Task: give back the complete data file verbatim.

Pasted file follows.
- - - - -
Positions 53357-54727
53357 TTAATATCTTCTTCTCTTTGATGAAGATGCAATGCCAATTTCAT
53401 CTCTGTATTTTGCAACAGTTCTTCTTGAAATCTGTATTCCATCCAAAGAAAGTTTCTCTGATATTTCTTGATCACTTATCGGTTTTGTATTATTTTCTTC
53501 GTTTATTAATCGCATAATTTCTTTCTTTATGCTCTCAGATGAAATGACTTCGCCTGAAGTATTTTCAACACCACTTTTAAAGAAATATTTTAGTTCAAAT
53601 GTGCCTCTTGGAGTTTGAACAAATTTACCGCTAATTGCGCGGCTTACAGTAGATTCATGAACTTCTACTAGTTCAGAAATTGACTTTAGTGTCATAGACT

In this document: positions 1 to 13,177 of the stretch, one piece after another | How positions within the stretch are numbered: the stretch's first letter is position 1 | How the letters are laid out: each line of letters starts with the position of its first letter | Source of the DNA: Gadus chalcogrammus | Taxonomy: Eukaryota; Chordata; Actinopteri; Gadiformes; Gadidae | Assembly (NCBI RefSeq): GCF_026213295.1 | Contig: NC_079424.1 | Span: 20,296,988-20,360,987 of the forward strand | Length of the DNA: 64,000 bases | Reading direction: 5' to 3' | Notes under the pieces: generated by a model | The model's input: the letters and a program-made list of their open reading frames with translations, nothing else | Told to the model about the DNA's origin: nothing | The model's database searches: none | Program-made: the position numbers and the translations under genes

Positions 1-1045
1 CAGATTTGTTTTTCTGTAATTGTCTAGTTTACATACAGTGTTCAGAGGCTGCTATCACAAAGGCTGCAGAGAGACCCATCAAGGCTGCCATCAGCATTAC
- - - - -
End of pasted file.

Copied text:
Positions 53357-54727
53357 TTAATATCTTCTTCTCTTTGATGAAGATGCAATGCCAATTTCAT
53401 CTCTGTATTTTGCAACAGTTCTTCTTGAAATCTGTATTCCATCCAAAGAAAGTTTCTCTGATATTTCTTGATCACTTATCGGTTTTGTATTATTTTCTTC
53501 GTTTATTAATCGCATAATTTCTTTCTTTATGCTCTCAGATGAAATGACTTCGCCTGAAGTATTTTCAACACCACTTTTAAAGAAATATTTTAGTTCAAAT
53601 GTGCCTCTTGGAGTTTGAACAAATTTACCGCTAATTGCGCGGCTTACAGTAGATTCATGAACTTCTACTAGTTCAGAAATTGACTTTAGTGTCATAGACT

In this document: positions 1 to 13,177 of the stretch, one piece after another | How positions within the stretch are numbered: the stretch's first letter is position 1 | How the letters are laid out: each line of letters starts with the position of its first letter | Source of the DNA: Gadus chalcogrammus | Taxonomy: Eukaryota; Chordata; Actinopteri; Gadiformes; Gadidae | Assembly (NCBI RefSeq): GCF_026213295.1 | Contig: NC_079424.1 | Span: 20,296,988-20,360,987 of the forward strand | Length of the DNA: 64,000 bases | Reading direction: 5' to 3' | Notes under the pieces: generated by a model | The model's input: the letters and a program-made list of their open reading frames with translations, nothing else | Told to the model about the DNA's origin: nothing | The model's database searches: none | Program-made: the position numbers and the translations under genes

Positions 1-1045
1 CAGATTTGTTTTTCTGTAATTGTCTAGTTTACATACAGTGTTCAGAGGCTGCTATCACAAAGGCTGCAGAGAGACCCATCAAGGCTGCCATCAGCATTAC